Graduate Nurse Banding Ceremony

Febuary, 1977 – Senior in College of Nursing

It is hard to believe I am in my last quarter of nursing school before I graduate in March. This quarter my clinical site is the Intensive Care Unit (ICU) at University Hospital. I truly thank God that everything I learned the past 4 years is finally coming together! I am receiving a good review of anatomy and physiology as I spend many long exhausting hours making my care plans for these complex patients. I go to bed at 1 a.m. after finishing the care plan, and arise at 5 a.m. in order to get to ICU ready for report at 7 a.m.

I have a very nice instructor, Miss B. She corrected me last week after I gave a medicine Intravenous (IV) push without her or my preceptor being present. Earlier in the quarter she told me to work as independently as possible, but I guess that does not apply to IV meds yet! Thankfully, no harm came to the patient.

At the third week, I became filled with anxiety that I would not make it through the quarter because it was so difficult. I pleaded with the brethren to pray for me and claimed Isaiah 40:29.

He giveth power to the faint; and to those who have no might He increaseth strength.

The Lord gave me victory and lifted the horrible depression and sense of defeat. From then on the quarter was fine.

The end of January, my class had our ceremony where we received our black velvet band to attach to our nursing cap. I thanked God for his mercy and grace to me these past four years as I pinned the band on my cap .  I know I only  arrived at this moment  with God’s help. My family traveled two hours so they could share this special time with me.

Approaching the podium to receive my band.

Approaching the podium to receive my band.

banding 2

Pinning on my new black velvet band.

banding 3

I almost feel like Cherry Ames with my black band!

Reflection

Nurses no longer wear caps in the clinical setting. It was optional to wear mine in the hospital where I first worked after graduating. I wore it very proudly at first, but as I bent over a patient to do his dressing change, it fell into the middle of my sterile field and I had to start over. I also knocked it off sometimes on the over-bed trapeze bar. There was no good way to clean it since it was made of stiff cardboard like material.

But there were some advantages in wearing it. I could easily identify which nursing school the person had attended. I still am fascinated when I look at old pictures of the wide variety of nursing caps! It also set us apart from the nursing assistants so the patient knew at once that I was a nurse when I entered the room. During a code for a patient emergency, it was easy to recognize who the nurse was because of the cap.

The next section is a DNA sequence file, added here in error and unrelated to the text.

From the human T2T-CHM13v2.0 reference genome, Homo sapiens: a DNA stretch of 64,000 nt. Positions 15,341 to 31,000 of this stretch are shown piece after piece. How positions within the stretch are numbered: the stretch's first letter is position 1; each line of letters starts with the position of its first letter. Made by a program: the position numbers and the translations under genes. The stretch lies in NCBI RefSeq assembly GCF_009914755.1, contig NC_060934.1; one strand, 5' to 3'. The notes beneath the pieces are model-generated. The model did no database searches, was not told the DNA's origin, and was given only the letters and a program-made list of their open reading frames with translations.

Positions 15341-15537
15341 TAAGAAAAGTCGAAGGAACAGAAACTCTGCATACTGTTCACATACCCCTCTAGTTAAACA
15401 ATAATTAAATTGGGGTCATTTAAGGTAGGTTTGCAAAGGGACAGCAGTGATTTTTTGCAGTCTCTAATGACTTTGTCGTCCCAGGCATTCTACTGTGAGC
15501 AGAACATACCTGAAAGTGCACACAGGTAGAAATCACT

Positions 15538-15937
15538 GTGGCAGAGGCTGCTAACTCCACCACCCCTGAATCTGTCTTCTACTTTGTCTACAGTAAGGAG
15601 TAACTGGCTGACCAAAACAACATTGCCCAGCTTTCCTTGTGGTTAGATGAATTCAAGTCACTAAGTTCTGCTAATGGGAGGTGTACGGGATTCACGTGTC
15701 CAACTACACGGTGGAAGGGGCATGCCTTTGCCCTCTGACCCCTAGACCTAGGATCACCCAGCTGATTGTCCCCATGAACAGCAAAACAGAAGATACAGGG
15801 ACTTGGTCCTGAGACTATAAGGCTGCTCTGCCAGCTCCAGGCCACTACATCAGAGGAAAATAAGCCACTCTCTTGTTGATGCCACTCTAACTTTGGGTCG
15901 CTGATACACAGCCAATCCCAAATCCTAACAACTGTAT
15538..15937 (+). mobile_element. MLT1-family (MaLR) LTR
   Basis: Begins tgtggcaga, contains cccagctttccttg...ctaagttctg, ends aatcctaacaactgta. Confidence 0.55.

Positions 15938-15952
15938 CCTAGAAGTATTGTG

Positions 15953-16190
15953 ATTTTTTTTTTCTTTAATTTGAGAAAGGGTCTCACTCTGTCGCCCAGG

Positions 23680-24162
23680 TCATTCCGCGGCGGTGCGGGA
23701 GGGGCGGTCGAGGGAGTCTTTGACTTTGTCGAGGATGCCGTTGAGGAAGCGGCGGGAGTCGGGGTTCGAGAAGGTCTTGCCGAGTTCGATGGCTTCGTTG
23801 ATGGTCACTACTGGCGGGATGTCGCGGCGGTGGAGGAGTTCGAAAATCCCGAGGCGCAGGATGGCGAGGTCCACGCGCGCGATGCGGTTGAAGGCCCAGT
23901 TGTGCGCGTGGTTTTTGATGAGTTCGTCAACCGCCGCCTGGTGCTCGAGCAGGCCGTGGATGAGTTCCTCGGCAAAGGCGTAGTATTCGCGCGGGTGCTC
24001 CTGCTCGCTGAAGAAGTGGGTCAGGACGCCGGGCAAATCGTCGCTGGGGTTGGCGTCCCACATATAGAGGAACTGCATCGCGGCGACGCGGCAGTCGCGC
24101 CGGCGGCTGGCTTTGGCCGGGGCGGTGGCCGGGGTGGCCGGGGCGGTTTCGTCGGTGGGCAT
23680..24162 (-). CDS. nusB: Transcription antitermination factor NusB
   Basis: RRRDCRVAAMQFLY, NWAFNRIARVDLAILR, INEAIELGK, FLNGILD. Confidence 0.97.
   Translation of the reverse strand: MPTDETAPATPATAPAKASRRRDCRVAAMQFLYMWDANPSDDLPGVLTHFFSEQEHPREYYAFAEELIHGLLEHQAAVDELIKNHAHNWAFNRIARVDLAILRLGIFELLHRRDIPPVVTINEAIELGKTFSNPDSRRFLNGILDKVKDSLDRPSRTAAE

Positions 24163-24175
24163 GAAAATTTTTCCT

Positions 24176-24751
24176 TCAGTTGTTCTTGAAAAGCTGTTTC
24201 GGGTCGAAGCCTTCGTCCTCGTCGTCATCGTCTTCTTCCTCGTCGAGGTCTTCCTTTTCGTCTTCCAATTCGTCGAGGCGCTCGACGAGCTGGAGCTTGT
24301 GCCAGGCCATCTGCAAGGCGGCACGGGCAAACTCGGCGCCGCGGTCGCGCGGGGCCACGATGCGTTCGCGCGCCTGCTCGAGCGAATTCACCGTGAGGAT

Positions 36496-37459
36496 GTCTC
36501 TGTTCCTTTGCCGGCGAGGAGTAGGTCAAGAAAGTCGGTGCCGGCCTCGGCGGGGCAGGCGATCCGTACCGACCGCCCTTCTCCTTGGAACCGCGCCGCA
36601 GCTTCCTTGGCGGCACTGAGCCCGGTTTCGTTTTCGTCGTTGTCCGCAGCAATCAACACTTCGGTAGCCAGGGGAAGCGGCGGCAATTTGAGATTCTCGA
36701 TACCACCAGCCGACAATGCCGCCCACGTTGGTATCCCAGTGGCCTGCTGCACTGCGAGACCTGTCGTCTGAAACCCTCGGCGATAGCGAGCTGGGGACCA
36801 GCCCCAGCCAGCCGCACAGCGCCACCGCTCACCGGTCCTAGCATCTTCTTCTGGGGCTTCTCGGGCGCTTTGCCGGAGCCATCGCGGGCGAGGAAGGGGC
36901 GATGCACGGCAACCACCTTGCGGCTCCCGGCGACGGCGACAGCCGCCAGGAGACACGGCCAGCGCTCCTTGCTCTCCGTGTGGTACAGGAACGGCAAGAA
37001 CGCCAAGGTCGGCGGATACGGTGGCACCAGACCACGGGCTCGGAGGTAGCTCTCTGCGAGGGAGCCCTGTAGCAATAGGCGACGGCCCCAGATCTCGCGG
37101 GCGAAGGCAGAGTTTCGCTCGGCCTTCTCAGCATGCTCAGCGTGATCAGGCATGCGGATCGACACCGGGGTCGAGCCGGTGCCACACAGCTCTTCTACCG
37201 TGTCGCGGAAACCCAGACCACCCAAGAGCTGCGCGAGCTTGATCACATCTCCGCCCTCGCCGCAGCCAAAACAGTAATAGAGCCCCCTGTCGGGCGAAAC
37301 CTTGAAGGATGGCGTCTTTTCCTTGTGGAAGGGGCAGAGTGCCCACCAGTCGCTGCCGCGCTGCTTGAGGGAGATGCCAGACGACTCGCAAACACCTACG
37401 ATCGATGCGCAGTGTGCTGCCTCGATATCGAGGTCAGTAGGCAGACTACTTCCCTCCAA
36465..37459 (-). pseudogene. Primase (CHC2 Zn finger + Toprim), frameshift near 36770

A variety of nursing caps!

A variety of nursing caps!

I still have my slightly yellowed cap tucked away in my bottom bureau drawer. Occasionally, I gaze at it fondly and recall that proud moment when I received my black band.

Christ is Risen!

Easter

I hope you have a blessed Easter worshiping our wonderful Savior, Jesus Christ! This week, I will share the precious simple good news from the Bible and a few photos from my journey to Israel in 2013. It was truly the trip of a lifetime! If you ever have an opportunity to visit Israel, by all means go. (I felt safer there than anywhere else I have visited in the world.)

“For I delivered unto you first of all that which I also received, that Christ died for our sins according to the scriptures; and that He was buried, and that He rose again the third day according to the scriptures; and that He was seen of Cephas, then of the twelve. After that, He was seen of above 500 brethren at once. ” I Corinthians 15:3-6

“But these are written, that ye might believe that Jesus is the Christ, the Son of God; and that believing ye might have life through His name.” John 20:31

If you are unable to attend a good Bible church this Easter Sunday, I encourage you to go to http://www.ttb.org and listen to an Easter message by Dr. J. Vernon McGee.

Six day old donkey with shepherd.

Cross of Jesus

An empty tomb of a wealthy family from the time of Christ

Jerusalem Skyline

Rose of Sharon

Home Care in the Cemetery

Fall Quarter, 1976 – Senior in College of Nursing

I had a really wonderful quarter of working in Public Health with the County Board of Nursing. I was assigned to a family of ten Laotian refugees and a pregnant lady who needed prenatal care. The first visits were with my RN preceptor, and then I visited them weekly by myself the rest of the quarter.  The Laotian family had three generations who had escaped from the communist takeover in Laos and were sponsored by the Catholic Church. They were placed in the empty caretaker’s house at the rear of the large Catholic cemetery outside the city in the country.